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Looking in the Mirror

Recently in some of my circles, the conversation has turned to discussions of what word or concept we each want to focus on in 2024.  In years past, mine has been simplicity; I prefer things to be simple and uncomplicated wherever possible.  This year, I’ve been considering a focus on “Zen” or “peace”. But I’ve realized that before I can find my Zen, I must look inward and find out why I am often annoyed with others and even with myself!  I have some work to do!

We all know people with habits that we find annoying. But why do we let these habits bother us?  It was Carl Jung who said, “Everything that irritates us about others can lead us to an understanding of ourselves”.  There’s is profound wisdom in that statement.  When someone annoys us, is it possible that we are annoyed because it’s a behavior we have not fully acknowledged or accepted in ourselves?  It’s a simple concept, but this reflection can be a tool for self-discovery and personal growth.

For example, imagine being constantly annoyed by someone’s procrastination. On the surface, it seems like their inaction or delayed action is the issue. But if you look deeper, is it possible that your irritation is a reflection of your own struggle with time management, a fear of missing deadlines or starting something hard? Is it possible that your strong reaction is founded in the areas in your own life that need some attention or improvement?  That’s not to suggest that there is always a direct reflection, context or that circumstances are always a factor, but, it’s worth considering the possibility, looking in your own mirror and asking yourself the question.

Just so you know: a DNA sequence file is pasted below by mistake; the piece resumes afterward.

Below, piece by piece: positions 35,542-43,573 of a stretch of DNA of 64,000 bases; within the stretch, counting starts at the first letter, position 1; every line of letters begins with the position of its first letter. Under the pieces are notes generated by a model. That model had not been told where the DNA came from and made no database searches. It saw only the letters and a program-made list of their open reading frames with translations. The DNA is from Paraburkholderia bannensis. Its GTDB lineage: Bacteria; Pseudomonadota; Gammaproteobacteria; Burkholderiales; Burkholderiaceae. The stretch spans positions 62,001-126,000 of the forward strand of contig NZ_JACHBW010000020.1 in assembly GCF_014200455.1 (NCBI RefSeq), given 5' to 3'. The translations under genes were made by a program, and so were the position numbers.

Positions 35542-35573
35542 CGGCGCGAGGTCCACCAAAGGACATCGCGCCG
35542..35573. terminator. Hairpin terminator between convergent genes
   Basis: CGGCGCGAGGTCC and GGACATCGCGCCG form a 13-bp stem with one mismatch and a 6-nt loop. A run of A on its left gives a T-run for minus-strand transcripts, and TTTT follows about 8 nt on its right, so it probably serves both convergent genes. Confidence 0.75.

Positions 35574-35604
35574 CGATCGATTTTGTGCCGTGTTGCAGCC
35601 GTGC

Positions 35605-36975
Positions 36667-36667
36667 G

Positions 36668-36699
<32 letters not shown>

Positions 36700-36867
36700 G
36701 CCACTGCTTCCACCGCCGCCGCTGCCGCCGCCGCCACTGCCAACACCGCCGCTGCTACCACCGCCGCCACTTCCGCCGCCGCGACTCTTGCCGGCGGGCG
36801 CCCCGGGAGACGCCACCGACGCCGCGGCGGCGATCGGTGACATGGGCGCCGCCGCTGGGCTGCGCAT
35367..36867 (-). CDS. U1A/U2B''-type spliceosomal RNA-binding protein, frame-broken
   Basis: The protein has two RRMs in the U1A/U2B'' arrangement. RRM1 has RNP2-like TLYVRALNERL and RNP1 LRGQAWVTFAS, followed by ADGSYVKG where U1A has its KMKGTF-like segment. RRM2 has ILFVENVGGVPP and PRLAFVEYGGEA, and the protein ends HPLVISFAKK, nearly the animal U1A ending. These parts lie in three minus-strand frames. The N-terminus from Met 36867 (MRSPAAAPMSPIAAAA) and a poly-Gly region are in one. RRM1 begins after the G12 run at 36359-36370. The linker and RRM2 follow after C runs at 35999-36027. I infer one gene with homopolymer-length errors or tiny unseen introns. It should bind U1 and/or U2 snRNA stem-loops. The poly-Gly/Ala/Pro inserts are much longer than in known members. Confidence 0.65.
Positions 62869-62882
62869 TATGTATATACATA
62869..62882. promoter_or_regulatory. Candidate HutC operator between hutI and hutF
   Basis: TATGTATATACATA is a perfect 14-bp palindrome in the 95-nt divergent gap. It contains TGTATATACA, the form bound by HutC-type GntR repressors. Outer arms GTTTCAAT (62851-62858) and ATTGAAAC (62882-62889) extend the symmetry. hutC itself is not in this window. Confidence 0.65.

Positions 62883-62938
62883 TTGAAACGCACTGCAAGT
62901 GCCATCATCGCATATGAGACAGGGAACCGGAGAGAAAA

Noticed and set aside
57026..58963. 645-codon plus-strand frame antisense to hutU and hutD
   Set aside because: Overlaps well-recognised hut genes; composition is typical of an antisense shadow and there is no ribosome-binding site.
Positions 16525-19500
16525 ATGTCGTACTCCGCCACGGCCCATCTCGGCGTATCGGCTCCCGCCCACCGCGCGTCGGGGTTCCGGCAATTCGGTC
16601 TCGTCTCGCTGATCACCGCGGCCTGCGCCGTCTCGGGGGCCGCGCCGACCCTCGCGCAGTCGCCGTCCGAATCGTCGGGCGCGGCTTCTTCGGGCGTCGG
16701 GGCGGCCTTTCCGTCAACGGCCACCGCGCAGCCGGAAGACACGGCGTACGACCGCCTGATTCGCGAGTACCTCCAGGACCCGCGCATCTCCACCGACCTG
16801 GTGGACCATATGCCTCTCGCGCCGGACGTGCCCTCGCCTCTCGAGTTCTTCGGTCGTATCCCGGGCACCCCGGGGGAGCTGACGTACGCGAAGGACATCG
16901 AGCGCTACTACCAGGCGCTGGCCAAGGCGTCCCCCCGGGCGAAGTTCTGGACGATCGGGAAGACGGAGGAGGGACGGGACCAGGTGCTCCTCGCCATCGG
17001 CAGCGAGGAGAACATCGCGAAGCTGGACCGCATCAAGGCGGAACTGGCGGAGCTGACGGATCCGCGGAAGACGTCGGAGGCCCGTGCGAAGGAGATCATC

There is no doubt that engaging in this form of self-reflection requires courage and honesty, and sometimes the hardest person to be honest with is yourself. This type of self-reflection requires deep exploration into why we react the way we do, including considering past experiences, our beliefs, values, and circumstances.  By exercising and strengthening our self-awareness through this self-study, we improve our understanding of ourselves and in doing so, our understanding of others. In other words, we understand why we become annoyed, and once we do, we may learn to be more patient and…. find our Zen. 😊

In a world where it’s easy to point fingers and much harder to look inward, embracing the idea that our irritations with others can reflect ourselves is a powerful step towards self-growth and emotional maturity. It’s a journey that requires ongoing effort and honesty, but that will enrich us and improve our relationships.  At the very least, it provides us with another tool to remove some of our stressors and introduce more calm into our lives.

So, when you find yourself irritated, take a moment to reflect – it might just be an opportunity to discover something valuable about yourself.

“The world is a great mirror. It reflects back to you what you are.” – Thomas Dreier

Have a great weekend.